If the interpreter says there is an error and you don’t see it, that might be because you and the interpreter are not looking at the same code. Check your programming environment to make sure that the program you are editing is the one Python is trying to run.
If you are not sure, try putting an obvious and deliberate syntax error at the beginning of the program. Now run it again. If the interpreter doesn’t find the new error, you are not running the new code.
There are a few likely culprits:
- You edited the file and forgot to save the changes before running it again. Some programming environments do this for you, but some don’t.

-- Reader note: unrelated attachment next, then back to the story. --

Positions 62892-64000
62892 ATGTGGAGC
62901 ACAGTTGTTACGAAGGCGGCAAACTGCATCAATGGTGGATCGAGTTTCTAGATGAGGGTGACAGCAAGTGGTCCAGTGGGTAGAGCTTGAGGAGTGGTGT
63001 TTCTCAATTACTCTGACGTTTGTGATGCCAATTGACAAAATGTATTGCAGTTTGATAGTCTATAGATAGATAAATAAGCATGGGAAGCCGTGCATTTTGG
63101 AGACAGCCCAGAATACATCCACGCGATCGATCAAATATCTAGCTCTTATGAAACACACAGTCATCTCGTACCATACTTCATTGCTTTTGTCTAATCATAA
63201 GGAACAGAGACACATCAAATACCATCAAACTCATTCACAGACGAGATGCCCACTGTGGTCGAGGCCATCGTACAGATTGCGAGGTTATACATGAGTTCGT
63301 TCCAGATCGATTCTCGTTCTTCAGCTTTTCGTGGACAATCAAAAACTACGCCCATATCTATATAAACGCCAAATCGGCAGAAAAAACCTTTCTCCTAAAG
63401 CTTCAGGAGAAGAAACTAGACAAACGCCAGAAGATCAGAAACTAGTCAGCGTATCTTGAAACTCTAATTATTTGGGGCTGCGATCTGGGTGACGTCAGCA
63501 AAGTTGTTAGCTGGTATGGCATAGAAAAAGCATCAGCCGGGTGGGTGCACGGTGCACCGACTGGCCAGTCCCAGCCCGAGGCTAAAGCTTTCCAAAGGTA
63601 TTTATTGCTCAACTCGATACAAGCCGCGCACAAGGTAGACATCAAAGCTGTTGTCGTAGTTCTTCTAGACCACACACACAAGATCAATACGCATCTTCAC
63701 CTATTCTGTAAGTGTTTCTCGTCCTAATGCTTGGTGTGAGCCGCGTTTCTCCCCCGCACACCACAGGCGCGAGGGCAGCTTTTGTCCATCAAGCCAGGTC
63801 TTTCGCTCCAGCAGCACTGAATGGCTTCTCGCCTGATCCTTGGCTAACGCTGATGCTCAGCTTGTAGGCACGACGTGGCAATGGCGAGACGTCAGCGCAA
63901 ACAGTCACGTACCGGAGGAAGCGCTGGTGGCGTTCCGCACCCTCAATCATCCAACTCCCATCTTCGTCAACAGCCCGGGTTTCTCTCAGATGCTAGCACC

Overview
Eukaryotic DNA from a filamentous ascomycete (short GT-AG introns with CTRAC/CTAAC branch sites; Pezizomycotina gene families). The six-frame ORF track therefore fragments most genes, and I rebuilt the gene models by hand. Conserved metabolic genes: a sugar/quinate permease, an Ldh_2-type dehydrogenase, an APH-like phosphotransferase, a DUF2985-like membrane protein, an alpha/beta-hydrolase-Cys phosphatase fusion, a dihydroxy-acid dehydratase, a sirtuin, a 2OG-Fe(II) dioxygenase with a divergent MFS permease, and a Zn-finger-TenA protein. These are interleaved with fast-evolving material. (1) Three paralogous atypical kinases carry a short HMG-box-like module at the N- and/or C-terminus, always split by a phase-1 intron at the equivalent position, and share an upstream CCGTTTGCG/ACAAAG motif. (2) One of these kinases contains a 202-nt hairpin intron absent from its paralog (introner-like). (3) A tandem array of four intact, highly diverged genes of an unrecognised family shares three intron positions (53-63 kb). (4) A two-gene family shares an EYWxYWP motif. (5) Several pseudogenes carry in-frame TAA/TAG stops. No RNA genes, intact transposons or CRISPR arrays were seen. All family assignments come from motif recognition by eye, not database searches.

- You changed the name of the file, but you are still running the old name.
- Something in your development environment is configured incorrectly.
- If you are writing a module and using import, make sure you don’t give your module the same name as one of the standard Python modules.
- If you are using import to read a module, remember that you have to restart the interpreter or use reload to read a modified file. If you import the module again, it doesn’t do anything.
If you get stuck and you can’t figure out what is going on, one approach is to start again with a new program like “Hello,World!,” and make sure you can get a known program to run. Then gradually add the pieces of the original program to the new one.